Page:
Tag Archives: Michael Harner

Conclusion: A Brief Overview of Shamanism, Part 4

In yesterday’s post, we explored the numerous roles of the shaman. I can remember that when I was first writing this paper about shamanism, I had a vague sense that shamans were responsible for many things within the community, but when I started listing them, I was still a bit surprised at just how many roles there were. In today’s post, we’ll conclude the paper. I’ve also included the list of references I used. Enjoy!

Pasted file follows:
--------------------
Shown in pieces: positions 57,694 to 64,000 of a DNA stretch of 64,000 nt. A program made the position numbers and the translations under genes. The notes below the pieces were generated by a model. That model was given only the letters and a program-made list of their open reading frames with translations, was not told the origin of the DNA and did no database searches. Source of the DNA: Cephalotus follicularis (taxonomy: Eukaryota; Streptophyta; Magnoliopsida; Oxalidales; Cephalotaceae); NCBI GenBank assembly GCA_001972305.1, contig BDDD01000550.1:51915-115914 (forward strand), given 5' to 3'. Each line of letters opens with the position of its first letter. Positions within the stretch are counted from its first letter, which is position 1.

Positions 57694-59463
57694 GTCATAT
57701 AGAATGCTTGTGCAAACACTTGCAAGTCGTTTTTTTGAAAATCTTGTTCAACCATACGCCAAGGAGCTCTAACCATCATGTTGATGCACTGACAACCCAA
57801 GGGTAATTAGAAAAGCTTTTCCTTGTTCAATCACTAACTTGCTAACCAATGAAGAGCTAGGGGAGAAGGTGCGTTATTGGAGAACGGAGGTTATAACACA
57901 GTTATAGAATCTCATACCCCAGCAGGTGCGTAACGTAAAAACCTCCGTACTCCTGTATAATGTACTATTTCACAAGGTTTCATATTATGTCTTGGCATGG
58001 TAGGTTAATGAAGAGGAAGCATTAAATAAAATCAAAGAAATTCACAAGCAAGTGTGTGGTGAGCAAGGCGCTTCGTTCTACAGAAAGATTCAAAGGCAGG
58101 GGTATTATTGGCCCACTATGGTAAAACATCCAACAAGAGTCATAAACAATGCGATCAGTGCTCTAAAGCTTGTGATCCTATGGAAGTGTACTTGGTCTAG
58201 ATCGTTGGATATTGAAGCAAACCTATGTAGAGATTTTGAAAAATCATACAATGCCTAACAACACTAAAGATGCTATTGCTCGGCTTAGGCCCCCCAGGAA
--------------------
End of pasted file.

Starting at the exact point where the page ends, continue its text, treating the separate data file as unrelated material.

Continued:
In this paper, we have learned that there is evidence to support that shamanism has existed for 20,000 years or more. We have learned that the word shaman originated from a Siberian – the Tungus. We have learned that shamanism has a broad range of definitions that begin with an altered state of consciousness and can be as a specific as identifying the kind of altered state, prototypical experiences, and the shaman’s goal. We have also learned that some shamans do not like to call themselves shamans nor do they like to call their ‘religion’ shamanism. We have looked at the process involved in becoming a shaman and understood it to include the following: ‘schizophrenic’-like symptoms in adolescence, altered states of consciousness, dismemberment/reassembly of one’s body, and an ability to display one’s skills in communicating with the spirits to obtain information to heal people within their community. We had a dialogue around the possibility that people diagnosed with schizophrenia in America being candidates for shamans. We learned about the various roles that a shaman could undertake: medicine man, medium, master of spirits, ritualist, keeper of cultural myths, storyteller, weather forecaster, performing artist, and healer (psychotherapist/physician). We looked at some of the different types of shamans among the Cuna Indians of Panama. We learned about how shamans originally assumed many roles and then subsequently relinquished many roles. We also looked at some possible reasons as to why shamanic journeying was not undertaken by one of the many ‘specialists’ that emerged from shaman’s roles. Overall, the goal of this paper was to give a brief overview of shamanism. Given the vast array of literature and the fact that shamanism has been around for at least 10,000 years, it is clear that much more could and probably will be written about shamanism and the various practices associated with it.